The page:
Dr. Aluwaisheg, in his opinion piece for Arab News, emphasizes that this initiative elevates America’s presence in the region and reinforces its position as a global influencer. While discussions have centered on the compatibility between this new U.S.-led initiative and China’s existing Belt and Road Initiative (BRI) projects in the region, viewed through the lens of the Gulf region, it presents a potential win-win-win scenario for China, the U.S., and the Gulf nations by leveraging synergies of cooperation and integration. The coexistence of these two endeavors in the region might also contribute to de-escalating tensions between the two superpowers, compelling them to seek peaceful competition, at least within this regional context.

The United States, facing diminished influence in the Asian region relative to China, has shifted its focus away from traditional military strategies towards economic statecraft. This approach involves strategic investments, economic engagement, and alliance-building as means to enhance its presence and standing in the region. Recognizing the importance of alliances and the potency of economic engagement, the United States seeks to project power and influence through economic means and collaborative partnerships, emphasizing cooperation and stability over conflict in this complex geopolitical landscape.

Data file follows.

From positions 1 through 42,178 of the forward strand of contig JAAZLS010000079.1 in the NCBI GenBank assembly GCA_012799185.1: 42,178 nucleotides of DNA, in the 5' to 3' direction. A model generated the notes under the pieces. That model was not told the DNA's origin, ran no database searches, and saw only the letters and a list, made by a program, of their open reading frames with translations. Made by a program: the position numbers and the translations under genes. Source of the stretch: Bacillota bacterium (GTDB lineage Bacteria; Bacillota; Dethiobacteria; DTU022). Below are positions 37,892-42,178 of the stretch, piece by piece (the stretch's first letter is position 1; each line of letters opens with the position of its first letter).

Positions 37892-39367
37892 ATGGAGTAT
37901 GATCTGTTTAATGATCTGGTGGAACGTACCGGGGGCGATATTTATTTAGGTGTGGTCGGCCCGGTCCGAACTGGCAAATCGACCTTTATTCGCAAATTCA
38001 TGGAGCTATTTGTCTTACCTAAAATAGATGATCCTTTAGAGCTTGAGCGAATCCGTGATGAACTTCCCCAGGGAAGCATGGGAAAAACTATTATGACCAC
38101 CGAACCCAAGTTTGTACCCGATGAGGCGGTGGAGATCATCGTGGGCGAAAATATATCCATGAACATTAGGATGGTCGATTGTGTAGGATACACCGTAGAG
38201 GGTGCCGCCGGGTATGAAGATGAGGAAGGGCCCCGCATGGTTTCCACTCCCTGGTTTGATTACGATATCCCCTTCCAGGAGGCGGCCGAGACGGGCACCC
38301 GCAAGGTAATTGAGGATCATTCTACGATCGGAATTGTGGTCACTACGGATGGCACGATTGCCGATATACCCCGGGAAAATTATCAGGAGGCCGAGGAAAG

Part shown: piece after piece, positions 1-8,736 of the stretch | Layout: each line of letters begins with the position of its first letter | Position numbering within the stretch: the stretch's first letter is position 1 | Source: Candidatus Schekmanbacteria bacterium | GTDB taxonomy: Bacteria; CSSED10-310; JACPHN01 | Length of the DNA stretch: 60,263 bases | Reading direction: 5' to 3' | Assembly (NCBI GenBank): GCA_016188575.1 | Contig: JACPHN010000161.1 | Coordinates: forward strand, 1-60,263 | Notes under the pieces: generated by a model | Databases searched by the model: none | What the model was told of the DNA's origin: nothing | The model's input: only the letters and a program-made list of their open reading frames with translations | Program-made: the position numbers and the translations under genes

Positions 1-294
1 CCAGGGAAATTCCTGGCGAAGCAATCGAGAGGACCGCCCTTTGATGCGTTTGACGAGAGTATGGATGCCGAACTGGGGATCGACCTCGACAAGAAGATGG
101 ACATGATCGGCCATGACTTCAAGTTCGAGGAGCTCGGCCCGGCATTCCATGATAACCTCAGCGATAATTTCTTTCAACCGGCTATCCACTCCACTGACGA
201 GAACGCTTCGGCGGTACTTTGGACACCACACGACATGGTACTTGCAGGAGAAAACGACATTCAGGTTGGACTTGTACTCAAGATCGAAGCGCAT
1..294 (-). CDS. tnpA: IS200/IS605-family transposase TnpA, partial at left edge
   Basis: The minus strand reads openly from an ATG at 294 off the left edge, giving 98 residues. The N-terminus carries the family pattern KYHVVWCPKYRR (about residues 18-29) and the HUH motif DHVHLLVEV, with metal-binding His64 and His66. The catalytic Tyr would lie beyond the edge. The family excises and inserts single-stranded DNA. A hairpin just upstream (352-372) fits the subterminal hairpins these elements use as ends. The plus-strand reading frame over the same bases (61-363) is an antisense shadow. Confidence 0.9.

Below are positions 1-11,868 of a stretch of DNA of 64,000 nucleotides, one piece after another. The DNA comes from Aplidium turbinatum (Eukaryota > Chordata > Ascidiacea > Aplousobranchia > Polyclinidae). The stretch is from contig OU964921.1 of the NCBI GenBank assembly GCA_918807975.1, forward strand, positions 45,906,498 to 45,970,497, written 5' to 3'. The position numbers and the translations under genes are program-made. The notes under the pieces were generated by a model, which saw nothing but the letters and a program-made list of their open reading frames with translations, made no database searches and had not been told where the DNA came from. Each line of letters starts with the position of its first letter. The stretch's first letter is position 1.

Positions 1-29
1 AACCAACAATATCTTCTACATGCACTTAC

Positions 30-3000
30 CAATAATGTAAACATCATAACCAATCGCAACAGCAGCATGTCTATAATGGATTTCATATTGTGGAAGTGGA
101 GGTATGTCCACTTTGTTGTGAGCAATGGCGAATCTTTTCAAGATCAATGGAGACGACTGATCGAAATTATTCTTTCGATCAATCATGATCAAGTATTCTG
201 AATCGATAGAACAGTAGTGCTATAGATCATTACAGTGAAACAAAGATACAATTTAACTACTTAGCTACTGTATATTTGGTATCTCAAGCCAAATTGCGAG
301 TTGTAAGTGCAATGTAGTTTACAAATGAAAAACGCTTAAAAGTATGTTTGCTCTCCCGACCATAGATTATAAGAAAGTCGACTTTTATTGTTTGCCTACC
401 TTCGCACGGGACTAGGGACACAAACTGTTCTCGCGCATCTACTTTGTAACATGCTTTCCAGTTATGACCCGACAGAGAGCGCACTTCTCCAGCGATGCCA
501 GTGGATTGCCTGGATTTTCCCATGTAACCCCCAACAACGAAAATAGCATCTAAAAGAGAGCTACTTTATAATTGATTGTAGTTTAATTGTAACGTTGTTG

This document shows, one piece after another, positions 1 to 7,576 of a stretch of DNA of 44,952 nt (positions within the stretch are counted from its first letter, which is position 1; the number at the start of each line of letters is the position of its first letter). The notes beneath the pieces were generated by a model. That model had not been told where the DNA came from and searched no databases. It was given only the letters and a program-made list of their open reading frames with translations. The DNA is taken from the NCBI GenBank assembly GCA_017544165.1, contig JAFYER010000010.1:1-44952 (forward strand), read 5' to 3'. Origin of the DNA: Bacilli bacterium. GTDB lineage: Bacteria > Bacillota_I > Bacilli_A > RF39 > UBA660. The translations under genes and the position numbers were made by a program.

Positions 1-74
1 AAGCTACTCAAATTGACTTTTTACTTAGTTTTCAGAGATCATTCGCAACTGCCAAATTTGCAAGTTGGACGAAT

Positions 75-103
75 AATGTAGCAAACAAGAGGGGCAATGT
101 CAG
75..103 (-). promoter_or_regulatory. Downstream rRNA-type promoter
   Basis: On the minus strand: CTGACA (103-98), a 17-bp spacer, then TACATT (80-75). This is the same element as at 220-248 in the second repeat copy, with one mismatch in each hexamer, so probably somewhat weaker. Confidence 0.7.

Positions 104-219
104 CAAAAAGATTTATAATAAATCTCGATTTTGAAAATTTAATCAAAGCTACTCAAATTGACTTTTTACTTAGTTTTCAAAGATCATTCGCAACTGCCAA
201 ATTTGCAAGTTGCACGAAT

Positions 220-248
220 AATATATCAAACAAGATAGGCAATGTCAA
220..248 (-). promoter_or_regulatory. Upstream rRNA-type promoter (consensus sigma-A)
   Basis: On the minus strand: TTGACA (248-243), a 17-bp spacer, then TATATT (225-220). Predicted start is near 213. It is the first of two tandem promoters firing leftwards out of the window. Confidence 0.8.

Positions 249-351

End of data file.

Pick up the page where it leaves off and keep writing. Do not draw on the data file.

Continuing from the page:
On the other hand, in response to the IMEC, the chinese media says it is a copy of BRI. Professor Ding Long, affiliated with the Middle East Institute at the Shanghai International Studies University, authored a widely circulated article within China’s social media sphere. Entitled “The Indo-European Economic Corridor won’t go far if it excludes China,” the article levied accusations against the United States for introducing political and security considerations into the realm of infrastructure development. According to Professor Ding, the United States, following its strategic withdrawal from the region, is endeavoring to reassert its influence in the Middle East. To achieve this objective, it is fostering exclusive, smaller multilateral frameworks such as the ‘QUAD,’ all aimed at directing attention toward infrastructure initiatives with the overarching goal of containing the influence of China, Russia, and Iran.

Hence, the IMEC initiative not only fosters economic growth and cooperation but also harbors geopolitical implications, as both the United States and India share a common interest in curbing China’s expansion.

[Photo by Dati Bendo / European Commission, via Wikimedia Commons]

The views and opinions expressed in this article are those of the author.